Should we fear “insectageddon”?

The world’s insect population is facing mass extinction by the end of the century, according to some experts. That would have catastrophic implications. Is it true? Simon Wilson reports.


The ecosystem will suffer if insect numbers fall
(Image credit: © Sumiko Scott)

What has happened?

A shocking academic paper, published in the journal Biological Conservation in February, issued a disturbing warning that the world's insect population is facing mass extinction by the end of the century if the current dramatic rate of decline continues. The peer-reviewed paper, co-authored by Francisco Snchez-Bayo of the University of Sydney and Kris Wyckhuys of the China Academy of Agricultural Sciences in Beijing, is a global scientific review of 73 previous academic studies of the subject (the first such meta-analysis).

The review concluded that a "sixth major extinction event" is under way on Earth, that 40% of insect species are likely to disappear within decades, and that the total biomass of insects is currently falling by 2.5% a year. If that can't be reversed, the "repercussions this will have for the planet's ecosystems are catastrophic to say the least".

What's causing the decline?

"The main cause of the decline is agricultural intensification," according to Snchez-Bayo, an environmental scientist. "That means the elimination of all trees and shrubs that normally surround the fields, so there are plain, bare fields that are treated with synthetic fertilisers and pesticides." According to the report's authors, the demise of insects appears to have begun around the start of the 20th century and accelerated during the 1950s and 1960s.

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In the last two decades, the decline has reached "alarming proportions" a phenomenon they ascribe to new classes of insecticides, including neonicotinoids and fipronil, which have been particularly damaging as they are used routinely and have long-lasting sterilising effects on the soil. Wider habitat destruction and climate change are also factors, the experts say.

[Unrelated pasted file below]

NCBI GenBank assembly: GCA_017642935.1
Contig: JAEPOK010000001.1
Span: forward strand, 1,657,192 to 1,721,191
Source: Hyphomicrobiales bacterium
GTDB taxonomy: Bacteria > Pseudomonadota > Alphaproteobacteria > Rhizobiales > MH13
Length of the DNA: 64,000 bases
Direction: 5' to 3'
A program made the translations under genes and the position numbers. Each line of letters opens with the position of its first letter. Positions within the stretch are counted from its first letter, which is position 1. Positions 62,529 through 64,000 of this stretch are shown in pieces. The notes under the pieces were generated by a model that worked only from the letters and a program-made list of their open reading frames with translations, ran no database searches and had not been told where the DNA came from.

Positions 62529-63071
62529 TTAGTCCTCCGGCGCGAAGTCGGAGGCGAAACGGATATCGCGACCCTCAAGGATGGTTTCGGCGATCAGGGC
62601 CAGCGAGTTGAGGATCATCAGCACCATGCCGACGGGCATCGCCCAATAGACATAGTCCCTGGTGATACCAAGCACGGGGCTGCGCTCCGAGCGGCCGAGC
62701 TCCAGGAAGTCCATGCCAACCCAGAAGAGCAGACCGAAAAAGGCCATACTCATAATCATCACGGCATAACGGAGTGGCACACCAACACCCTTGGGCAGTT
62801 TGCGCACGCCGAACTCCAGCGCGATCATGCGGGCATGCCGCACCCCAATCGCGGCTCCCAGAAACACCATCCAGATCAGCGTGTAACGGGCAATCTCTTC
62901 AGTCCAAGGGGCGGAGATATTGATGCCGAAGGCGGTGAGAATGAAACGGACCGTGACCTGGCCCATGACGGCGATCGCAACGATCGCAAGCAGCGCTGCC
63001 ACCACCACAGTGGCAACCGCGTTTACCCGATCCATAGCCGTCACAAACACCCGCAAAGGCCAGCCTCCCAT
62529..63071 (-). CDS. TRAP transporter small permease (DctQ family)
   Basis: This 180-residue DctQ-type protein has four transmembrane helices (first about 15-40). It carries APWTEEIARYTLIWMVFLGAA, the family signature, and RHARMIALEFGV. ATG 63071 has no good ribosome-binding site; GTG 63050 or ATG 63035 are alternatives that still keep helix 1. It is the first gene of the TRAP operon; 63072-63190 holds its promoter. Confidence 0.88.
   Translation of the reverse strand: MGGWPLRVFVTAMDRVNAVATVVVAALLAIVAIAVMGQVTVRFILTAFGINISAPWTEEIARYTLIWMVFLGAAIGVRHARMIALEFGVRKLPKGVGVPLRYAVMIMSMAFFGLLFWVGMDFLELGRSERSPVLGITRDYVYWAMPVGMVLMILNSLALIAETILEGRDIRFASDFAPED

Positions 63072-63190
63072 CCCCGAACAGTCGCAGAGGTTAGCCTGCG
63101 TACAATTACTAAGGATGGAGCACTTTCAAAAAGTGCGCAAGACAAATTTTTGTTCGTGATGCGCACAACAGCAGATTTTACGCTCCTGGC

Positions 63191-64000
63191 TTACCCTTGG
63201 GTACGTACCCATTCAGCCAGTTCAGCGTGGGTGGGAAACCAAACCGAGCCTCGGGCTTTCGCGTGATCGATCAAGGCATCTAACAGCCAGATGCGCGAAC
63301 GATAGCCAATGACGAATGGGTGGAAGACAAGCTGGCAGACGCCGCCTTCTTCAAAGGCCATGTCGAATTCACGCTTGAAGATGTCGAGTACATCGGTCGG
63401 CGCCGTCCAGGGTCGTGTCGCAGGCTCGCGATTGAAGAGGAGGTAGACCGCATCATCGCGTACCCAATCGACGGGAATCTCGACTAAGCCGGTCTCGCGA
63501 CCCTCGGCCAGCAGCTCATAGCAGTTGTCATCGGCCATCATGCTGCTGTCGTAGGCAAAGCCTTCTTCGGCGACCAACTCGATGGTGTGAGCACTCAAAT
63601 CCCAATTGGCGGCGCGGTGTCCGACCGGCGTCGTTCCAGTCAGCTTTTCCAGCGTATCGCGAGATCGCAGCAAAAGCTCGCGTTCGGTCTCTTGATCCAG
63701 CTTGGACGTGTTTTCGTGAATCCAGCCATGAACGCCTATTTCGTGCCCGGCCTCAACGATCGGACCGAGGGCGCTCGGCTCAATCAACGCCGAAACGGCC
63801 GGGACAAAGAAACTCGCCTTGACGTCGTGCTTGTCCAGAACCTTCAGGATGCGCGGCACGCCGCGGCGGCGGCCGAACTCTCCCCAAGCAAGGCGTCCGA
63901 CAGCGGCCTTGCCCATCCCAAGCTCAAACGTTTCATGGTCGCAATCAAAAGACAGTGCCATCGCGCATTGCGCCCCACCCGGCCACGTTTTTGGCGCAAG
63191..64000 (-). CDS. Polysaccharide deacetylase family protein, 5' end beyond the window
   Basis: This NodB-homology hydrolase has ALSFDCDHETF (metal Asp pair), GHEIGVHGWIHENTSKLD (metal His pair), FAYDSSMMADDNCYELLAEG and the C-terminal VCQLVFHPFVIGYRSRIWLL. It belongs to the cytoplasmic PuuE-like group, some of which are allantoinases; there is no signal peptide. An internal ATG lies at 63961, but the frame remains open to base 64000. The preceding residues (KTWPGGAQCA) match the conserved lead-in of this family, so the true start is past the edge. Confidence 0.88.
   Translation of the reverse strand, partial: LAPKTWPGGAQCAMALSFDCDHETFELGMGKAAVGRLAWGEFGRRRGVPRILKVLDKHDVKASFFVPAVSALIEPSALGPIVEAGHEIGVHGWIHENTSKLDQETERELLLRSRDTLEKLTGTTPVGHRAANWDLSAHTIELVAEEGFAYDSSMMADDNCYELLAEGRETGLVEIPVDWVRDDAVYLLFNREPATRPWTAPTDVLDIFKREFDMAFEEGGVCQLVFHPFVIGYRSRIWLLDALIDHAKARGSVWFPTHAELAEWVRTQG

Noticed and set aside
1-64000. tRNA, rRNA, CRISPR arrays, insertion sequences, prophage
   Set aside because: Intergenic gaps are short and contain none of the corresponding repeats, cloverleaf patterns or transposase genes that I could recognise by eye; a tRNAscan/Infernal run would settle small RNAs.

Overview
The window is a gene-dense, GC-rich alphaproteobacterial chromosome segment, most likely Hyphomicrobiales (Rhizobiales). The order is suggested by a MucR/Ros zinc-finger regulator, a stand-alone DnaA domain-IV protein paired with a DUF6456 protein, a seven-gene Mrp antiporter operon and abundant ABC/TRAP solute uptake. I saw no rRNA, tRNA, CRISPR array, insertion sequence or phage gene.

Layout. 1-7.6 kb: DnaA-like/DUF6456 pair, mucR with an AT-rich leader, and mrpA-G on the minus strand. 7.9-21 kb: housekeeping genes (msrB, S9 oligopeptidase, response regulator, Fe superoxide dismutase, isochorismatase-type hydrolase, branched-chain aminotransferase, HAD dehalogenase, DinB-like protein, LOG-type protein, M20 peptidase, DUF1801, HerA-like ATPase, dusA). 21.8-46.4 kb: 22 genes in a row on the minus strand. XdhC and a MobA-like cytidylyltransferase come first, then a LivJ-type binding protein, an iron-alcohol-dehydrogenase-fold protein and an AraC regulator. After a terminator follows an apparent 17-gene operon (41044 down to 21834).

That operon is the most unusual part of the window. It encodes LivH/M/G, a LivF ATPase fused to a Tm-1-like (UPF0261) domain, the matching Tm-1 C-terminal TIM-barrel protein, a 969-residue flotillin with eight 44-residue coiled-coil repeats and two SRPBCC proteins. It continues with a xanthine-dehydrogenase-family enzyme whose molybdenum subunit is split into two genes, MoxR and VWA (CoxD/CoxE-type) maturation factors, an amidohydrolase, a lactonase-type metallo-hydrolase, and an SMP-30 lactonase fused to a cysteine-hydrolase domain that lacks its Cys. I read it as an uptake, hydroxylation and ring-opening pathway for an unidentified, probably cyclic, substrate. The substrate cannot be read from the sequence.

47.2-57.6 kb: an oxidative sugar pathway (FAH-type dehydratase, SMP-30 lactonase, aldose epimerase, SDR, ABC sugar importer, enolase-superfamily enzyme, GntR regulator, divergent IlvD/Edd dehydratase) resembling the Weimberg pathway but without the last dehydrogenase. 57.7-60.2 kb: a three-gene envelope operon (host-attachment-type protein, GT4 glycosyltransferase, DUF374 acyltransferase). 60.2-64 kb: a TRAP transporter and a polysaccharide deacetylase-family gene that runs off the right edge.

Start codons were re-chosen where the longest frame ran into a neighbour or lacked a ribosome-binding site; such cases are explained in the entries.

Why are insects so important?

Because they are easily the most abundant animals on the planet there could be tens of millions of species, on some estimates and they are essential to the functioning of all ecosystems, whether as food for other creatures, pollinators, or recyclers of nutrients. If insects disappeared, the result would be a "bottom-up trophic cascade", affecting the whole food chain and wiping out higher animals. Falling insect abundance in Central America's tropical forest, for example, has been accompanied by parallel falls in the numbers of insect-eating frogs, lizards and birds.

In Britain, farmland birds big eaters of insects have halved in number since 1970 (some species, such as the grey partridge and spotted flycatcher, have declined by more than 80%; the beetle-eating red-backed shrike became extinct in Britain in the 1990s). A 2014 UK government report estimated the annual "value" of insect pollinators in this country alone is £603m. A 2010 academic study estimated that crop pollination is worth $153bn annually to the global economy; others put the figure at $500bn.

Does everyone agree there's a crisis?

Not everyone agrees that the Biological Conservation study presents a convincing case, and some critics have argued that it is radically flawed. The most basic issue is that this is a survey of the literature, which by its own admission surveys only those studies reporting a decline in insect numbers. This "unidirectional methodology" means that it is necessarily partial, and 73 studies isn't a particularly large dataset anyway. Second, it has a heavy bias towards studies carried out in Europe and the US, where modern agricultural methods are almost universal.